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Re: [std-proposals] Relocation in C++

From: Gašper Ažman <gasper.azman_at_[hidden]>
Date: Tue, 1 Feb 2022 10:04:19 +0000
Hi Sebastien,

you sure made a pretty long write-up! What I'm missing on the first
skim-through is a thorough review of the currently published papers in the
space and answers to the previously surfaced objections.

Some of the papers in this space:

I also couldn't find any way that your proposal handles maybe-destroy
references. For instance, how do you handle

bool maybe_destroy(T& x) {
    if (rand() % 2) { T(static_cast<T~>(x)); return true; }
    return false;

The compiler will still emit the destructor call for x in the caller of
maybe_destroy - there's nothing in the interface that communicates whether
an object has been destroyed or not, *to the compiler*. Being able to
handle this case has been the major stumbling block for pretty much every
proposal in this space.


On Tue, Feb 1, 2022 at 9:26 AM Sébastien Bini via Std-Proposals <
std-proposals_at_[hidden]> wrote:

> Hello everyone,
> I've worked on a proposal in the last months to introduce relocation (a
> destructive move) in C++. I wrote the proposal (you will find it enclosed
> with this email) but it's quite large so I'll write a small overview here.
> Relocation allows to "move" one object into another one. It is similar to
> move constructors, except that relocation guarantees that moved objects are
> destructed right after and cannot be reused.
> This proposal is motivated by:
> - the confusing and often not properly implemented "moved-from" state,
> introduced by move constructor.
> - relocation is simpler to implement than move semantics as the relocated
> object can be left in a dirty invalid state.
> - const variables cannot be moved with C++ move semantics. But they can
> "relocated" with this proposal.
> This introduces three main additions to the language:
> 1. Relocation reference
> A new type of reference, called "relocation reference". A relocation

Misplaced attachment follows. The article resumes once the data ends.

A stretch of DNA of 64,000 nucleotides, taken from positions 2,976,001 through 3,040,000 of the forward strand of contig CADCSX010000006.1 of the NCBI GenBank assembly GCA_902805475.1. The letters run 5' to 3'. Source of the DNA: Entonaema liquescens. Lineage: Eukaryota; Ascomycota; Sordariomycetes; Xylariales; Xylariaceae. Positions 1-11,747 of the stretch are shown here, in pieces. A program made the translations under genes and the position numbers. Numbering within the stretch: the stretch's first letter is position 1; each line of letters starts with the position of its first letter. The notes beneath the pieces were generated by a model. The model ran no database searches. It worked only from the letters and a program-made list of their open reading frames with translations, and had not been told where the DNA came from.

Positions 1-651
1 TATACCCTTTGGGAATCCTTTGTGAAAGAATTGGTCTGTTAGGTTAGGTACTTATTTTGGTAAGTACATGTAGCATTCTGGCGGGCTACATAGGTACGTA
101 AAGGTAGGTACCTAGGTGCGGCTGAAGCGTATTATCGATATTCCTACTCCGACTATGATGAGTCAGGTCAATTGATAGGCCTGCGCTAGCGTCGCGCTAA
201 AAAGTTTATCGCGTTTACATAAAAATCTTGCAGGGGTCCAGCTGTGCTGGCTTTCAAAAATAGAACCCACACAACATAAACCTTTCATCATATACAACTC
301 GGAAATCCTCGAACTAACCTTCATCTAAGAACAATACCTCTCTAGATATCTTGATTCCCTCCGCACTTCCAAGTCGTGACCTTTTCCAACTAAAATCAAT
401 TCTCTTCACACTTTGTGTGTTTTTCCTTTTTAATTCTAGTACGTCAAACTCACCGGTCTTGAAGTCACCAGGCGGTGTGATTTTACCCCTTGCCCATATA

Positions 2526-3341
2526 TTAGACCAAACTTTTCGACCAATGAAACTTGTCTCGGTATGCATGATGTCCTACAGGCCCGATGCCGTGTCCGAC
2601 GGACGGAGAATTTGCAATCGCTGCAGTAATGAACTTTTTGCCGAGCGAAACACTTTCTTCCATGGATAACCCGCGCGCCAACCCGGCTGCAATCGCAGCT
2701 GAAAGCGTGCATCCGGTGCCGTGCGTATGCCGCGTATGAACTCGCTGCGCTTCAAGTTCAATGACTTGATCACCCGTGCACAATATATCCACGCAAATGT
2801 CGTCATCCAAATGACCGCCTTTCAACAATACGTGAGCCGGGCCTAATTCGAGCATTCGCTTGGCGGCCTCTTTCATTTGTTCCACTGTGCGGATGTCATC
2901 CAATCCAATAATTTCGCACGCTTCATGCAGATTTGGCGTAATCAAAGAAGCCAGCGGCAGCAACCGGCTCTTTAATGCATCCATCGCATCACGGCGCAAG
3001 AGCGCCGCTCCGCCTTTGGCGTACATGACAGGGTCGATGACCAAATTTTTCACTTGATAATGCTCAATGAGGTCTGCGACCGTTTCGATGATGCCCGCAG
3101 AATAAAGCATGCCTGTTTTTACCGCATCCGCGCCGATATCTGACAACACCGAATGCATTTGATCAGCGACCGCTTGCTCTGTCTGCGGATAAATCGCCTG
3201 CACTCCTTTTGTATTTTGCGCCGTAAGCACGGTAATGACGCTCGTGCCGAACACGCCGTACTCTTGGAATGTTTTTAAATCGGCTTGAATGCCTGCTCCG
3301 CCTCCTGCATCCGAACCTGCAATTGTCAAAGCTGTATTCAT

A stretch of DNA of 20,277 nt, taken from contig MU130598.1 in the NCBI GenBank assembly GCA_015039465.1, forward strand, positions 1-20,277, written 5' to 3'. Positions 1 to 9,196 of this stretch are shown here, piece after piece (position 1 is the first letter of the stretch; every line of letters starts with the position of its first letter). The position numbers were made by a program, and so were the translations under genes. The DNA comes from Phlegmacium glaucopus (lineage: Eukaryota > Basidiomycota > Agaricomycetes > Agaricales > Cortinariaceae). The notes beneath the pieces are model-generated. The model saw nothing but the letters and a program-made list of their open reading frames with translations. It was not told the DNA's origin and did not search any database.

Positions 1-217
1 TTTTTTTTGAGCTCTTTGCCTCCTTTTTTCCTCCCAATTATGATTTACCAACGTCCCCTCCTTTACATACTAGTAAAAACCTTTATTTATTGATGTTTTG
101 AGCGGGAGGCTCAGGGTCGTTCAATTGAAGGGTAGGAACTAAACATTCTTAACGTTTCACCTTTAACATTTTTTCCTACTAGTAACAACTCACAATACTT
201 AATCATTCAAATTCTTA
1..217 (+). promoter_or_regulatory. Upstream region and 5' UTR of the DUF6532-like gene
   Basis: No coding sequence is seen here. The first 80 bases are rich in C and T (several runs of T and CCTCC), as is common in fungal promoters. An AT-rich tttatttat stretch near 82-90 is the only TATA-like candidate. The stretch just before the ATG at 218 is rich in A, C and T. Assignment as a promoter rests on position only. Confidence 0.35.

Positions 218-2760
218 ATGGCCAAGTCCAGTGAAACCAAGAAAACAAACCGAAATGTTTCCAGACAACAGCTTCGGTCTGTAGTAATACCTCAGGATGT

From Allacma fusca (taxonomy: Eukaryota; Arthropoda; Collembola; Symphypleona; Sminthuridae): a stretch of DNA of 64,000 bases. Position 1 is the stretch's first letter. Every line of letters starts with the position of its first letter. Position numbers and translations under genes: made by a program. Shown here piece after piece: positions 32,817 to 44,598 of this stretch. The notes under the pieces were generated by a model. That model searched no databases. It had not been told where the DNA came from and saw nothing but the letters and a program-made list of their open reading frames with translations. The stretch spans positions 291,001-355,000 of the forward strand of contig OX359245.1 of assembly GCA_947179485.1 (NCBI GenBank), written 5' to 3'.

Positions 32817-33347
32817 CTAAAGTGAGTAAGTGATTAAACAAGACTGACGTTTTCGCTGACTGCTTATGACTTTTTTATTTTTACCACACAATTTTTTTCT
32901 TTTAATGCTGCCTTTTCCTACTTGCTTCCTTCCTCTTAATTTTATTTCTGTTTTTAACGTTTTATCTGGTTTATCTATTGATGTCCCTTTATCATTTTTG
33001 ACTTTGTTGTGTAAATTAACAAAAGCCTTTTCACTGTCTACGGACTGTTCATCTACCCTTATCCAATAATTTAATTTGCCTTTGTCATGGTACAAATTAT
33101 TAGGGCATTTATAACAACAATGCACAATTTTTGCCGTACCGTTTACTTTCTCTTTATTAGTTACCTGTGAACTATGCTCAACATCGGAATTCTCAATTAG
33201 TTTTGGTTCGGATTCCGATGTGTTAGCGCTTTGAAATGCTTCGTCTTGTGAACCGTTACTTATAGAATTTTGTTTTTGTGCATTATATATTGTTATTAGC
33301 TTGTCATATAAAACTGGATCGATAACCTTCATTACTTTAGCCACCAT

> reference on T is denoted by T~. This reference is mainly introduced
> because of the new constructor.
> 2. Relocation constructor
> We introduce a new constructor, the relocation constructor:
> class T {
> T(T~ other) noexcept;
> };
> This constructor has a new feature no other C++ constructor has: *it acts
> as a destructor with regards to its parameter* ("other" in the code
> sample). Hence when this constructor is called, a new instance is built as
> always, but the instance it was built from is destructed. This means that
> the destructor of the moved instance must not be called (otherwise the
> instance would be destructed twice).
> This constructor is usually quite straightforward to implement, you need
> simply to copy all data-members from other into the new instance.
> For instance, implementing the relocation constructor for std::unique_ptr
> is simple. You simply need to copy the internal pointer to the new
> instance. *The moved instance can be left untouched, and the memory it
> still owns won't be deleted as the moved instance destructor will not be
> called*.
> In fact there is so little to do that the default implementation does the
> job:
> unique_ptr(unique_ptr~) noexcept = default;
> 3. The reloc operator
> Lastly, we introduce a new unary operator: reloc. It will usually be used
> like this: auto y = reloc x;
> This relocates x into y, leaving x in a destructed state.
> This new operator (a) handles the construction of the new instance (will
> use the relocation constructor, the move constructor or the copy
> constructor, picked in that order), (b) ensures the destruction of the
> relocated instance and (c) prevents any further use in the code of the
> relocated instance.
> Consider the following scenario:
> const T x;
> auto y = reloc x;
> // std::cout << x << std::endl;
> The second line builds y from x:
> - Case 1: the type of x provides a relocation constructor: The relocation
> constructor is called. At the end of the expression x is considered
> destructed because of the relocation constructor. The destructor of x will
> not be called when its end of scope is reached.
> - Case 2: the type of x does not provide a relocation constructor, but a
> move or copy constructor: The move constructor is called if it exists (if
> not the copy constructor is called) to construct y from x. reloc must
> ensure the destruction of x, so the destructor of x is called at the end of
> the evaluation of the second line.
> The third line attempts to reuse a variable that was relocated.
> Uncommenting this line will raise a compile error. reloc forbids further
> mention of a name that resolves to a relocated object.
> This is it, thank you for reading :)
> Best regards,
> Sébastien Bini
> --
> Std-Proposals mailing list
> Std-Proposals_at_[hidden]
> https://lists.isocpp.org/mailman/listinfo.cgi/std-proposals

Received on 2022-02-01 10:04:31